Through it all, Rebbetzin Hecht ran the day-to-day camp operations alone; her husband’s synagogue didn’t allow him to leave for the summer. “She slept in her office,” recalls her eldest, Rabbi Sholem Ber Hecht, a Chabad emissary in Queens. “She had no secretary, if you called the camp at 7 a.m. or 10 p.m., she answered the phone.”


More than just a director, Rebbetzin Hecht had a relationship with each camper and staff member. She was the "mother" of the camp, says Rabbi Sholem Ber Hecht. 


“She knew that camp is at the heart of a girl’s growth,” says Batya Krasnow (nee Ingber), a childhood neighbor of the Hecht family. She interacted with the rebbetzin at their home, where she was friends with the Hecht kids, as well as at camp, which she first attended as an eight-year-old in 1973. At 14, Krasnow lost her father, and Rebbetzin Hecht invited Krasnow’s mother to be the “camp mother,” and Batya attended as a junior counselor. “She called me into her office on the first day of the summer to ask how I was managing,” Krasnow recalls. “You knew she wanted you to succeed. She was very on top of things and she made you feel appreciated. She was generous with her praise, but also sensitively pointed out areas that needed to be fixed, always with care.”


Speaking of Rebbetzin Hecht’s humility, Krasnow recalls how in the 1980s, the veteran camp director called her and asked Krasnow to visit her in Crown Heights, where she now lived. “She asked me for camp ideas. It was incredible that a woman with so much experience was asking me for my advice.”  


Krasnow, who is the principal of the Torah Academy for Girls (TAG) school in Far Rockaway, N.Y., and herself a camp director for decades, credits Rebbetzin Hecht for giving her the foundation upon which she went on to build her own career in Jewish education. “So much of what I do started with my ten years in Camp Emunah,” she says. Krasnow recalls one particular incident: “Rabbi Hecht had a radio show and would have the campers speak. One day, Rebbetzin Hecht told me it was my turn.” Nervous at first about speaking on the radio with the entire camp watching her, the girl’s fears were calmed by the rebbetzin. “Then I realized you don’t need to be nervous.” Krasnow says this episode remains with her until today, when addressing large crowds.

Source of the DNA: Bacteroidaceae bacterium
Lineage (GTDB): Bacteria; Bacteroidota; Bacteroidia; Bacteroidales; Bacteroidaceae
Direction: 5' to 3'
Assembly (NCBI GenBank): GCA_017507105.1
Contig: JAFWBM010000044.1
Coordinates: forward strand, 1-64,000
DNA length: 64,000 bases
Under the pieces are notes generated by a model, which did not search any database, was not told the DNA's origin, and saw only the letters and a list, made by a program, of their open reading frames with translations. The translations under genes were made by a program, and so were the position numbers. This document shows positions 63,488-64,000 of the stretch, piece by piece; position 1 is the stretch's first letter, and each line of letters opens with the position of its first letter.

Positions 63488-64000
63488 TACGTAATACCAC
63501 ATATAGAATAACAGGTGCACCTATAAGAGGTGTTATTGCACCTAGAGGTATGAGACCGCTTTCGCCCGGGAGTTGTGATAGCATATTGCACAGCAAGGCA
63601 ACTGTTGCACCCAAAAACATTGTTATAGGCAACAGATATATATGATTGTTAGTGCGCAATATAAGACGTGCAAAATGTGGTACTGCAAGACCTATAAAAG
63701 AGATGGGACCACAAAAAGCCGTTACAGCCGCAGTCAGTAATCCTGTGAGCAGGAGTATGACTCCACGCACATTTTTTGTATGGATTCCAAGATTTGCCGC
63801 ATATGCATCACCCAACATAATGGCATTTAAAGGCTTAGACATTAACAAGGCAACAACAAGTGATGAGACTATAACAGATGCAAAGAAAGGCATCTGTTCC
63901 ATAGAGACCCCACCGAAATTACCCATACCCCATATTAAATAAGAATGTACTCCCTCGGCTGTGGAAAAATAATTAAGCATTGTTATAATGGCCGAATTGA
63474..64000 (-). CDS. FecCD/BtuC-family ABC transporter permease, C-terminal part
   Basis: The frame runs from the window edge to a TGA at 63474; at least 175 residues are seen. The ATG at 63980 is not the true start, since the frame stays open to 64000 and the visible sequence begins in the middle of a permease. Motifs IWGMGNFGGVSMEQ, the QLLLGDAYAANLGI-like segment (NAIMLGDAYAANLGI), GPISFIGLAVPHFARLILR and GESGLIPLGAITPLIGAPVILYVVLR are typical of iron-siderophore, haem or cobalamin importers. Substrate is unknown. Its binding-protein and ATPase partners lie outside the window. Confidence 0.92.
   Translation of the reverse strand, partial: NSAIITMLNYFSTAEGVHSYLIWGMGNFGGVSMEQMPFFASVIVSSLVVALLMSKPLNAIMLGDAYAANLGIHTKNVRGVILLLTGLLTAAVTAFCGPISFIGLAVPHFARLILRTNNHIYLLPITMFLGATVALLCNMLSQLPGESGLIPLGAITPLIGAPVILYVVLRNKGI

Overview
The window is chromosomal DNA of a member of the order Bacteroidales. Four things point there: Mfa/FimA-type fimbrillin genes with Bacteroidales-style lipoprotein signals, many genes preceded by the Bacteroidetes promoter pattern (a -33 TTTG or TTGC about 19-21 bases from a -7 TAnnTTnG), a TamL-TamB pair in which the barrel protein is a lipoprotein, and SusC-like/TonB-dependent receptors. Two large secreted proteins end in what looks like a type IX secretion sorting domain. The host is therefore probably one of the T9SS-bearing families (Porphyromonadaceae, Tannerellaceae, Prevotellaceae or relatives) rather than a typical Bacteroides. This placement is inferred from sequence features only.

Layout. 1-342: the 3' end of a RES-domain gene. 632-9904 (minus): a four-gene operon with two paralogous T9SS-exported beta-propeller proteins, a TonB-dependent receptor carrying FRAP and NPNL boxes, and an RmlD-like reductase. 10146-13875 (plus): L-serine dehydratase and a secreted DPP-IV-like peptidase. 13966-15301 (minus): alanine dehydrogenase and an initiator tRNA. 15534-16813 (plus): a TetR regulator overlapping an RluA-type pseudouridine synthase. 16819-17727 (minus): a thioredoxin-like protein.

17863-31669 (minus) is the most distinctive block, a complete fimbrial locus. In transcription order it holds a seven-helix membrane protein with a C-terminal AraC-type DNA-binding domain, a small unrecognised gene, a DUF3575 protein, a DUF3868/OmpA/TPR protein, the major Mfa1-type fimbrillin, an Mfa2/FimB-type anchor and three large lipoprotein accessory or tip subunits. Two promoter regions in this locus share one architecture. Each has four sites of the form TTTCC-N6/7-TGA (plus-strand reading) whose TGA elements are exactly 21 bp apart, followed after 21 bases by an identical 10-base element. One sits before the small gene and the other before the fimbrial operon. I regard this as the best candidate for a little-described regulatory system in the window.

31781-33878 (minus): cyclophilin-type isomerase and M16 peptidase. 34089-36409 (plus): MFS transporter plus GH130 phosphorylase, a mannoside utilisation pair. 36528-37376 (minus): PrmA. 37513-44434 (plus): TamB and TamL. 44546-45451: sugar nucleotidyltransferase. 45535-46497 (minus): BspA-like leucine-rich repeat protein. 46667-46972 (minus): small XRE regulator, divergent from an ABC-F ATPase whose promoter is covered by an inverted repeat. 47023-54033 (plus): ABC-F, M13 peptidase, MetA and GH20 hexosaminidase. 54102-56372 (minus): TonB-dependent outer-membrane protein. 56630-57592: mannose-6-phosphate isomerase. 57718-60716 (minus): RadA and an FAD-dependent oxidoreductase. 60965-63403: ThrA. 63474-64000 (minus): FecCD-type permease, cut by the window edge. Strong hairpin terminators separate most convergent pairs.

Active Leader of Women’s Causes 

Rebbetzin Hecht was involved in Jewish education for women almost since the start. Even before marriage, she became the first teacher hired by the Beth Rivkah girls' school in Brownsville. After she got married she remained involved with the Released Time program, which was run under the auspices of NCFJE, and in the late 1940s and early ‘50s she and her husband directed a summer day camp on Coney Island for these public school children, giving them a summers’ worth of Jewish education to makeup for the dearth of it during the year


Rebbetzin Hecht was an early, active member of N’shei Chabad, the Chabad women’s organization. In 1975 she spearheaded the creation of Taharat Hamishpacha International, an initiative to bring the mitzvah and beauty of Family Purity and mikvah to the masses. 


She also directed Toys for Hospitalized Children, an organization which distributes toys to sick children of all backgrounds and walks of life. 


As a camp director, she accepted dozens of children each year on full and partial scholarships, which had a great impact on their lives. 


One former camper told the Hecht children at the shivah (“mourning period”) visit this week that she came from an abusive home, and the 12 years she spent at Camp Emunah were a literal lifeline. She and her two sisters are healthy human beings today because of Rebbetzin Hecht, the woman told the Hecht children.  


Rabbi and Rebbetzin Hecht forever maintained a close relationship with the Rebbe. When their son, Sholem Ber, was getting married in Australia in 1968, the Rebbe gave the Hechts instructions to meet with and address the Australian Jewish communities, adding that he wanted Rebbetzin Hecht to speak as well. When they asked what they should be speaking about, the Rebbe told them they would find out on their way. En-route, presidential candidate Robert F. Kennedy was assassinated by Palestinian Sirhan Sirhan, in what was a prominent display of violence abroad stemming from anti-Israel beliefs. The Hechts now knew what they’d be speaking about.   


More than a Rebbetzin

In 1947, the couple accepted the position as rabbi and rebbetzin of the largest congregation in East Flatbush, Congregation Yeshiva Meir Simcha Hakohen, which they led for the next 44 years.


The way the couple, rabbi and rebbetzin, worked together also left an impact on Krasnow, who recalls them as “a dynamic duo.” Both strong-willed personalities, Krasnow noticed how they always managed to work as one. “They were two redheads, strongly opinionated and yet so respectful of one another.” Krasnow recalls how the Hecht home was always open to all. “You can’t imagine the kinds of people that came through there. She was the quintessential Jewish mother, generous with everyone.”